The Barr Smith Library is a memorial to Robert Barr Smith, who from 1892 bequeathed large sums of money to purchase books for the university library. After his death in 1915, the family made the maintenance of the library its concern.
Following his father, Thomas Elder Barr Smith became a member of the council in 1924 and offered £20,000 for a new library to relieve the congested state of the one in the Mitchell Building. He increased his gift to cover the expected building cost of £34,000.
Walter Bagot chose a classic style for the proposed library. The pamphlet describing the official opening of the Barr Smith Library stated: “The tradition that the mediaeval styles are appropriate to educational buildings dies hard; but it is dying. Climate is the dominant factor, and a mediterranean climate such as this should predispose us to a mediterranean, that is to say, a classic form of architecture.”
The design was influenced by those of Sir Christopher Wren for Kensington Palace and an addition at Hampton Court. Bagot brought his ideas back from England for adaptation to the local environment. The exterior was built in brick by H.S.C. Jarvis, and the Murray Bridge freestone portico was constructed by SA Monumental Works Ltd.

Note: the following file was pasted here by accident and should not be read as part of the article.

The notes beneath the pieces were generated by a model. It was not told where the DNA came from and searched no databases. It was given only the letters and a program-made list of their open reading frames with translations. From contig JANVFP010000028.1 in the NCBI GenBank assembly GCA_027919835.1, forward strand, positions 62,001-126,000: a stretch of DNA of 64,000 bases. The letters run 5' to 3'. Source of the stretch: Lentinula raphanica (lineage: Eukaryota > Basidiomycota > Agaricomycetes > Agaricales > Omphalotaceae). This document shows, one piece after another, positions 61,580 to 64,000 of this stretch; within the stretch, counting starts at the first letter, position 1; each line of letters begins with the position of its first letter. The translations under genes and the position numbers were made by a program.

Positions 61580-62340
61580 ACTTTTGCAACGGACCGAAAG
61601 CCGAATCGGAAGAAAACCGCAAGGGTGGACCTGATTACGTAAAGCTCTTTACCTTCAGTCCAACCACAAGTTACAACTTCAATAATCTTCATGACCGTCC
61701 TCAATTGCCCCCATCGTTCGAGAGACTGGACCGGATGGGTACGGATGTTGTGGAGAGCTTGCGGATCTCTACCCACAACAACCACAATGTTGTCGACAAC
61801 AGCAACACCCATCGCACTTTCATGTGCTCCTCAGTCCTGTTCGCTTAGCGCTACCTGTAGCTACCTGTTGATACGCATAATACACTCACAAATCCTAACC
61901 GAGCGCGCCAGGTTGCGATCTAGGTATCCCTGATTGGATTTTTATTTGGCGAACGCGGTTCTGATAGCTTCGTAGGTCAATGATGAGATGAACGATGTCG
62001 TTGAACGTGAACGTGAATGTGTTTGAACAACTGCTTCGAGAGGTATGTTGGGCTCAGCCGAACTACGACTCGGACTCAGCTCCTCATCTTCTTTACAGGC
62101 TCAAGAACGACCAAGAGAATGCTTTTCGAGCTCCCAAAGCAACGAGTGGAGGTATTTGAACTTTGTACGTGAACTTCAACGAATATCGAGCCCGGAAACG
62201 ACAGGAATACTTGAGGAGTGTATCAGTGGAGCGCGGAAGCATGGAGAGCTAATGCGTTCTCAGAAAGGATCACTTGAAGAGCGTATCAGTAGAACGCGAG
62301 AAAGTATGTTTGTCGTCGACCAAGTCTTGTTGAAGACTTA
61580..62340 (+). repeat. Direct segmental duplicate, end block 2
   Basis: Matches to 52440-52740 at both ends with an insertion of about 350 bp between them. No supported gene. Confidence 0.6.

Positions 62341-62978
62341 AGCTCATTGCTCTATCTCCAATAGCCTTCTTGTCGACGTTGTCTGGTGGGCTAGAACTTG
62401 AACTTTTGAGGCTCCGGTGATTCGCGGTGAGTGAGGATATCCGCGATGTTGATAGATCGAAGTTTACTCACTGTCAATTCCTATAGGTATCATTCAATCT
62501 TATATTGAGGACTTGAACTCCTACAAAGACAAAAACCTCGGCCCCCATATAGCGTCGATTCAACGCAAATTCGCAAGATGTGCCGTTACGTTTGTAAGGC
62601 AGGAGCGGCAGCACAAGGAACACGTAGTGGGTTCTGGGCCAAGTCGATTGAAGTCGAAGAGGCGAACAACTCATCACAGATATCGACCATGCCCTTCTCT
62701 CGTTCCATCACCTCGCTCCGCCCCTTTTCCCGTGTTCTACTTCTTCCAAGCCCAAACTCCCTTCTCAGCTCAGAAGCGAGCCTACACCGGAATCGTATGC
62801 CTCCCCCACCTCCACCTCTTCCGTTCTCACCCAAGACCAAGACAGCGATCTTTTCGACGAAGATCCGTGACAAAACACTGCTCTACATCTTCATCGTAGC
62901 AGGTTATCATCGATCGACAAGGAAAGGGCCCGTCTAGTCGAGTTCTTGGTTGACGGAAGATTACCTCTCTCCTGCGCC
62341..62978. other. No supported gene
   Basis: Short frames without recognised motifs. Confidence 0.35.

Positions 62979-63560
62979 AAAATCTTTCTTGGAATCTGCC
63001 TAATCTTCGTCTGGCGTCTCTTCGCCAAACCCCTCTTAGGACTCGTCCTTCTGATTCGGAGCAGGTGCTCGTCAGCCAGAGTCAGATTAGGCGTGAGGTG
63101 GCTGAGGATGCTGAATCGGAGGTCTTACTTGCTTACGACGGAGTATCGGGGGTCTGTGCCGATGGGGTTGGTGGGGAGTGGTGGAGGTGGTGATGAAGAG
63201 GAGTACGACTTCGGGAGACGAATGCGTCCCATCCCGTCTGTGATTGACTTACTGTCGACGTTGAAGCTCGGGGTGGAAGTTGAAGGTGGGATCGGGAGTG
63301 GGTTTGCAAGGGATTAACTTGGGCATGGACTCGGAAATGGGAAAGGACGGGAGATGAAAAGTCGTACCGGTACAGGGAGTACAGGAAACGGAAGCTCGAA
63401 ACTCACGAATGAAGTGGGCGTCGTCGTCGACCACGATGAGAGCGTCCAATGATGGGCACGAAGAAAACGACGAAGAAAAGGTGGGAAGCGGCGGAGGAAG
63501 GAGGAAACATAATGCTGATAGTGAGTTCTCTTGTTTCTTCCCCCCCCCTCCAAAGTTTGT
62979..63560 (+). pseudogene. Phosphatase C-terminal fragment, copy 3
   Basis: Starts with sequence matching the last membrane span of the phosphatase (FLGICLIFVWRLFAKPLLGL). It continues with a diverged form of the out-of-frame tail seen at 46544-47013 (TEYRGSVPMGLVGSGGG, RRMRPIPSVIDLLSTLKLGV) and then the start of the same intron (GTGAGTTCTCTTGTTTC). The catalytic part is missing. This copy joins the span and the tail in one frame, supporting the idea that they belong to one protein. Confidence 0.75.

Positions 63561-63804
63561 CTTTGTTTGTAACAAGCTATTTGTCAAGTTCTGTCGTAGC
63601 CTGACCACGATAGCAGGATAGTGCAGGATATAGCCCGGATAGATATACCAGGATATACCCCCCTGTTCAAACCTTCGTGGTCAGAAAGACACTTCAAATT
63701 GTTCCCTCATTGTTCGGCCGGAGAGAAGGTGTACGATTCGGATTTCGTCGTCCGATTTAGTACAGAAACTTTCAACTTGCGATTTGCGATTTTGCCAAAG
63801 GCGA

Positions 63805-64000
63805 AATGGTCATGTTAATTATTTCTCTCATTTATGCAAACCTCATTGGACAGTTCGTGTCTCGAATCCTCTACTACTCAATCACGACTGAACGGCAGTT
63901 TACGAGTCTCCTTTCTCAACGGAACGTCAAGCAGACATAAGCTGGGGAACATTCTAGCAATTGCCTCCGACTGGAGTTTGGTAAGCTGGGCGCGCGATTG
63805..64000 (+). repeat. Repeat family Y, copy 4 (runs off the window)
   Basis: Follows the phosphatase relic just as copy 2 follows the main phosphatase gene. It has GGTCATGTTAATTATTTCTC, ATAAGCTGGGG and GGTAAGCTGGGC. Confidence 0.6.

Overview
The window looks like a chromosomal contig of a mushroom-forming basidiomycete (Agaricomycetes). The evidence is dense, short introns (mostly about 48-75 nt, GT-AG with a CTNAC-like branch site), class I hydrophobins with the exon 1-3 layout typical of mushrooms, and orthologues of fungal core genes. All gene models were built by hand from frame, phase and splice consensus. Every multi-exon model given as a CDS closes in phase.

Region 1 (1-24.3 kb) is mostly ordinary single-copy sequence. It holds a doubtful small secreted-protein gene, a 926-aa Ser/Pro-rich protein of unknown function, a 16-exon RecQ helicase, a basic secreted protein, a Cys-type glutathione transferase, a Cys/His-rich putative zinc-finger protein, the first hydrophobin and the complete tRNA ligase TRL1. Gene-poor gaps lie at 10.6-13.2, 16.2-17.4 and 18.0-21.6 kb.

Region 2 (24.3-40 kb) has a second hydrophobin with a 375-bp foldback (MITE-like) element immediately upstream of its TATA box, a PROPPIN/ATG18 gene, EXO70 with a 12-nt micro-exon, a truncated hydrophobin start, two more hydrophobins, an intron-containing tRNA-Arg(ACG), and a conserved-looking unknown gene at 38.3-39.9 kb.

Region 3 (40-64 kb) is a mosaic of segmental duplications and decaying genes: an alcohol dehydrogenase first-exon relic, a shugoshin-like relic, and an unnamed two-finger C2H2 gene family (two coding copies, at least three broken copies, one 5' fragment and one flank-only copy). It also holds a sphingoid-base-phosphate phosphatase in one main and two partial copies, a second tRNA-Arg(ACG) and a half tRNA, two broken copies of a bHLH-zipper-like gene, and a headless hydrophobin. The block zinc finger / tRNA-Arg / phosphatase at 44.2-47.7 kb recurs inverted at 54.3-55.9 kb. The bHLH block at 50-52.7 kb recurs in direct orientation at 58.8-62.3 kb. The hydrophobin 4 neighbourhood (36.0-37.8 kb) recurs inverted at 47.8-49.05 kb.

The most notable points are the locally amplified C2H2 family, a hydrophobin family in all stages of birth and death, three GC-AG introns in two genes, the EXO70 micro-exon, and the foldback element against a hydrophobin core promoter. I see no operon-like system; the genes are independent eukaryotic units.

The decoration of the reading room was designed for restful effect. The “oak” furniture and parquetry were the deepest notes of a scheme that lightened gradually towards the ceiling. This was finished in tones of antique ivory and gold with a contrasting tint of soft green, itself an echo of the colour of the terrazzo frieze: “The detail of the acanthus and other plastic ornament with which the coffered panels of the ceiling are enriched has been heightened by a dark overglaze applied over a light ground, and then wiped off the highlights.”
Bagot intended that the facade with its portico facing Frome Road would head the main entrance into the university. The poplar trees in an avenue are a reminder of those plans.
The Barr Smith Library was officially opened by the governor Sir Alexander Hore-Ruthven VC on March 4,1932.
Despite many additions to the complex since then, the main reading room is unchanged and its appearance is as calm and beautiful as ever, the decor, fixtures and fittings of the 1930s contrasting markedly with the severe utilitarian interiors of the more modern sections of the library.